Valve Programs/Exercising Services  


The American Water Works Association (AWWA)
recommends that all water utilities departments initiate and maintain a comprehensive valve-exercising program. This program should include inspecting and operating valves (including distribution and transmission valves, air valves and blow-offs) on a regular basis.

A properly implemented valve-exercising program ensures proper location of valves, operation, and condition of valves. The physical operation and documentation of such operation are important and necessary for asset management systems and capital improvement budgetary planning. Ensuring valves work properly can also improve customer relations by allowing for system isolation capabilities in the event of needing repairs.

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VALVE EXERCISING PROGRAMS
Offer safety considerations that can prevent property damage and increase cost savings

The valves located within your water distribution system are an important safety feature needed to ensure your system works properly at all times. Pipes lead the path for the water to follow but the valves are the mechanical devices used to direct and control flow through those pipes. In an emergency you want to be able to isolate damaged pipe as quickly as possible and with affecting the minimum amount of customers necessary. If your valves fail you will be unable to isolate as quickly as you would like to and you will likely affect many more customers than need be to complete a repair.

A comprehensive valve-exercising program should have four main components.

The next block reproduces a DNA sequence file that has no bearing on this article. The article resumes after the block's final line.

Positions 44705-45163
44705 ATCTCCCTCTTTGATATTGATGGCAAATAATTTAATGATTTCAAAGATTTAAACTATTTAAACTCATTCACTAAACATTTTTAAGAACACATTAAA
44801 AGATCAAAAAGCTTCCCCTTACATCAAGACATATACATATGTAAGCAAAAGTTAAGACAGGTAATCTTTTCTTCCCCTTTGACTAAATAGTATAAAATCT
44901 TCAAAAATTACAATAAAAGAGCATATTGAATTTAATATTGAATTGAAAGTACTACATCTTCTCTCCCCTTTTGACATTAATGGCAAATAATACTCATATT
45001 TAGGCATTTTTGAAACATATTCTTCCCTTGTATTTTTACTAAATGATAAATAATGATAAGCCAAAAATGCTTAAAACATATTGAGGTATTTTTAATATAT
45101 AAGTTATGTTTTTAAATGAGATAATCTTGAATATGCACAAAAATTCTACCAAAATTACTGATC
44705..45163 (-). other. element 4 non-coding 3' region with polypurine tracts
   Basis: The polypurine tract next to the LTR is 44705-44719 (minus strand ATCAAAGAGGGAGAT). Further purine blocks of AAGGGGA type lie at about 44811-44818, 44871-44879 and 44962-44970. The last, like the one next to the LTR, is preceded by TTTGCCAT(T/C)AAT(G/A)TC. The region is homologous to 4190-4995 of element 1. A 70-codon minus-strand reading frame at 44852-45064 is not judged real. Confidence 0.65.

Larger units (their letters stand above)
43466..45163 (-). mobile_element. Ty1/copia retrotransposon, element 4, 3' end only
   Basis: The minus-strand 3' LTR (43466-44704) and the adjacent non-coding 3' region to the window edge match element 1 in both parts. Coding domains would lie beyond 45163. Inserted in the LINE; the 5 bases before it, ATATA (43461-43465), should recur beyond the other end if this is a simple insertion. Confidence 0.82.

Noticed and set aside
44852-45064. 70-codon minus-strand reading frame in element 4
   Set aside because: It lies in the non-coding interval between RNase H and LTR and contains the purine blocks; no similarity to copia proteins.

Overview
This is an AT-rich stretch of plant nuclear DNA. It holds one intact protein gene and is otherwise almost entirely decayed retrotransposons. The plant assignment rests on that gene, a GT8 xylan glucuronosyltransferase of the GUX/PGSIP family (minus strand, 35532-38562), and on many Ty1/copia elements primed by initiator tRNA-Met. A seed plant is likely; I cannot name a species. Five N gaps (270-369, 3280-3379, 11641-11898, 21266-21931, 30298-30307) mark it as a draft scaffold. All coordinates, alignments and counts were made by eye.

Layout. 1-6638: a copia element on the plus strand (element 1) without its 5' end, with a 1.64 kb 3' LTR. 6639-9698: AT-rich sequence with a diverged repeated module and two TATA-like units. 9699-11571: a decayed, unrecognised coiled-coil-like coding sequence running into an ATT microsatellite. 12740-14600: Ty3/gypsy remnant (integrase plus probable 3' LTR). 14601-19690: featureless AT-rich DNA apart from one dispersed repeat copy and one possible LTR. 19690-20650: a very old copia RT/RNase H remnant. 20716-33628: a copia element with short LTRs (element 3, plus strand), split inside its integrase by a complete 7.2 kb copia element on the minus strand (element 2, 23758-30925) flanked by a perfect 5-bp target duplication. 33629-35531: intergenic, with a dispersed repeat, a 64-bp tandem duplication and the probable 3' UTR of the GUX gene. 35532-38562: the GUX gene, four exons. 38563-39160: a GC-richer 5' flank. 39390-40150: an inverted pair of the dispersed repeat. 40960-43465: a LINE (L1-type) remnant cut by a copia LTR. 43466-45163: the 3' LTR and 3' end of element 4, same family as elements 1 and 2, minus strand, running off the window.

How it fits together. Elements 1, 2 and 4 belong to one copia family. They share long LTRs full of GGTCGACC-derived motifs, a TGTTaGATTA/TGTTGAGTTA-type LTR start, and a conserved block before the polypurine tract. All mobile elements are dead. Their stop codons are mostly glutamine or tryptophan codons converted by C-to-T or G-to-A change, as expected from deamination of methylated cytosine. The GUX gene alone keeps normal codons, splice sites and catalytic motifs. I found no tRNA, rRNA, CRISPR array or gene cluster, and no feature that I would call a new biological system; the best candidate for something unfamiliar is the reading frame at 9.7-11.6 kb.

• Location of all valves located in the water system
  • Exercising each valve
  • Maintaining records
  • Scheduling and performing necessary repairs

Valve exercising should be performed at an interval that will prevent tuberculation from building up in the pipes. Tuberculation could render your valves completely inoperable or even cause incomplete shut down of a pipe.

When exercising valves be sure to operate slowly in order to prevent possible water hammer from adjusting pressure or changing water flow direction too quickly. Failure to do this slowly could cause a rupture of water mains.

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Do your valves even work? Are you sure? When was the last time they were inspected or operated? AWWA suggests valves be inspected and operated regularly.
A proper exercising program should include:

  • Locate valve
  • Notify owner as necessary
  • Note site conditions
  • Check area for hazards and implement necessary controls
  • Traffic control as needed
  • Pull cover
  • Clean riser as necessary to inspect valve
  • Exercise valve
    • Verify direction to operate valve in order to open and close
    • Assume valve is in full OPEN position
    • Begin closing the valve slowly increasing torque as needed to achieve movement without exceeding maximum torque
    • Count the number of turns necessary to reach the full closed position
    • Begin opening valve slowly, increasing torque as necessary to achieve movement careful not to exceed the maximum torque
    • Count number of turns needed to reach the full opened position
    • Repeat the close/open cycle a minimum of three (3) times, or until the number of turns necessary to open or close the valve does not change
    • Record the number of turns, cycles, and maximum torque applied
  • Photograph valve if necessary and/or possible
  • Record valve dimensions, condition of valve, and any other pertinent information
  • Replace cover
  • Before leaving area observe the location and evaluate for any hazards to people, property, or the environment, record findings
  • Mitigate any hazards observed and take steps needed to eliminate the hazard(s)
  • Photograph site

Hydra Tech, Inc.       P.O. Box 256, Sterling, MA 01564       Telephone: 978-422-9001       Fax: 978-422-9091       ©2013 All rights reserved.